No More SOPA: mobile app scans barcodes to tell you which products are made by SOPA supporters

No More SOPA is an Android app that lets you scan the barcodes of the products on the shelves at stores to determine (more or less) whether the manufacturer has backed SOPA. Unfortunately, manufacturing is so concentrated, and manufacturers' associations are so Internet-hostile, you might have to hunt quite a while for a SOPA-free alternative. But if one product in a hotly contested category saw a decisive lift in sales thanks to its manufacturer's good sense, others might defect.

Chris Thompson, one of the students who created No More SOPA, says he hopes the program could help solidify the widespread anger around SOPA, which aims to block access to foreign copyright-infringing websites, into well-defined boycotts of the companies who have pushed the bill, from Adidas to Xerox to Walmart to Dow Chemical. “These companies think they’ll make more money with SOPA than without it,” says 20-year old Thompson. “If they realize they’re costing themselves more consumers than they’ll gain, they’ll be less inclined to go forward with that support.”

Thompson says he recently scanned a Simply Orange bottle of orange juice he had bought, for instance, and the app detected that the juice had ties to SOPA: Coca-Cola, which owns the brand, has a joint venture with Nestle, which also owns a stake in L’Oreal, a company that’s lobbied for SOPA. He’s since switched to Tropicana.

Android Barcode Scanner App Detects If A Product's Maker Supports SOPA


  1. I’m not sure how effective an advocate I’ll be for internet freedom if I’m drunk and have a caffeine-withdrawal headache.

  2. Nice. I wish there were a lot more apps like these, for different issues. Of course, that would make shopping REALLY complicated, at least for the first few weeks.

    1. Agreed – but you won’t get it. Leaving aside any questions of whether Apple has its own preferences on this particular issue, they have a rule against approving political and activist apps. Their walled-garden approach to deciding when and how they will let you use the device they want to be your constant digital companion and your guide to and window on the world is a real problem.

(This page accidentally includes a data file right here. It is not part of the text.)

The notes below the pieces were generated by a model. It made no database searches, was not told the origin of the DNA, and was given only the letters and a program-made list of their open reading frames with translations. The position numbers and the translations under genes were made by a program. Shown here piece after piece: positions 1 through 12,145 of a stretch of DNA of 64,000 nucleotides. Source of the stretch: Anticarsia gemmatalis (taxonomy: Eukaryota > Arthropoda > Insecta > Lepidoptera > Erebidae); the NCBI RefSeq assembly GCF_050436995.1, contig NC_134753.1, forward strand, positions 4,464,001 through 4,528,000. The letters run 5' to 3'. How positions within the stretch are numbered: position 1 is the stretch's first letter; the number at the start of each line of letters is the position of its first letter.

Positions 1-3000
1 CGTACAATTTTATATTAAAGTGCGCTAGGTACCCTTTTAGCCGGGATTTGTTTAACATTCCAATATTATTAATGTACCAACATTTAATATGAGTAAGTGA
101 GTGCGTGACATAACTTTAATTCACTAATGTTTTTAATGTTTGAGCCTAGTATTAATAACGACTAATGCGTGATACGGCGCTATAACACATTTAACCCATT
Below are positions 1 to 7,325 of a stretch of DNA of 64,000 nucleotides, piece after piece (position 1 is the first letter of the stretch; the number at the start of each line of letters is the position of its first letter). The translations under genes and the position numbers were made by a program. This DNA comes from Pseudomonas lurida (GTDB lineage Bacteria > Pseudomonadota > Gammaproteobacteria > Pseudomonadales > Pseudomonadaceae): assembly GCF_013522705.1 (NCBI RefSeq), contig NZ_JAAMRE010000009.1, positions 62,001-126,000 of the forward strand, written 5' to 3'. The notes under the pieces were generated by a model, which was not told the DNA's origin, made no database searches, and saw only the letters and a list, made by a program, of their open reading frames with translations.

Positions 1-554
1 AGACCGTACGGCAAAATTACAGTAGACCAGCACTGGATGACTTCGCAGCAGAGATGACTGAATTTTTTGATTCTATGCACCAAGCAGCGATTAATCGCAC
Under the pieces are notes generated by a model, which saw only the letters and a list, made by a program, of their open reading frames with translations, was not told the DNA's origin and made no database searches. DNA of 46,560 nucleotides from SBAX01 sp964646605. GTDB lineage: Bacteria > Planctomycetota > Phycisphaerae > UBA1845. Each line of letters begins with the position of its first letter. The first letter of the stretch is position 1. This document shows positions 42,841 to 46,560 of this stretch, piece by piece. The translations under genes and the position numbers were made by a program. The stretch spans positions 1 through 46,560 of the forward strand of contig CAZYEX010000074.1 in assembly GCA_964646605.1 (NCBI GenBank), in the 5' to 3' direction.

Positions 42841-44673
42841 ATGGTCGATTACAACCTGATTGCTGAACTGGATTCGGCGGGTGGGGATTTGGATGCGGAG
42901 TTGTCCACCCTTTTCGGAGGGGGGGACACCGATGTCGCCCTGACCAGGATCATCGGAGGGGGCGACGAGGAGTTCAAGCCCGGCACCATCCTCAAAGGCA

3. Oh noes!  Molson was bought out by Coors, a major supporter of the Republican party!  I guess you need another app to sort out companies that support other political philosophies you don’t agree with, amirite?

    [Seriously, I recall the university pub gave up on Molson after the buyout, during the Bush years.]

  4. All the weekend warrior hipsters will be glad to know that American Spirits are not SOPA-affiliated. Phew.

    1. WHY did they have to co-opt my favorite brand of smokes?  Good frackin’ grief… kids these days, get off my lawn, etc. etc.

  5. While I don’t question the intentions of the programmer I think a smartphone app scanning barcodes to check the anti-anti-piracy bona fides of a particular brand illustrates better than anything else I’ve seen in a while impossiblity of social change in today’s late capitalist society. It’s a consumer boycot in which a microscopically small sliver of the mobile phone-owning public will participate (even then probably just once or twice to try out the app, until the novelty wears off), in lieu of non-existent serious political opposition to SOPA, which is a proxy issue for opposition to the enclosure movement taking places in the digital commons, which is in itself a part-issue of the privatization of every other part of the commons.

    1. How can you have a boycott without a list of targeted companies? And once you have a list, and there are devices that can check products against it, why shouldn’t they be used?

      I agree that penetration will be low (10,000-50,000 installed is impressive in its way, but even if every one of those is using it assiduously that’s not a significant piece of the market), but it’s a good effort, a good symbol – and it’s a sign of the future. Why go out of your way to criticize the first stages for being so young, small, and unformed?

      1. I’m against consumer boycotts in general. Government boycotts, i.e. “you won’t be allowed to do business in our country if you don’t meet these standards”, totally for that. Consumer boycotts and outrage only work if the company is causing tangible harm like hosing sulphuric acid directly on children playing on a playground, or making a crappy product like New Coke or the iPhone 4. But for causes that to consumers seem far removed from their lives, especially when a large group of companies is involved, not a chance. Moreover, I’d even go so far as to say that to have an Android app for a tech cause communicates to many people that’s it’s something that only hacker types and pirates care about, not people who are functionally illiterate when it comes to IT and who only every now and then download something through a site like the Pirate Bay.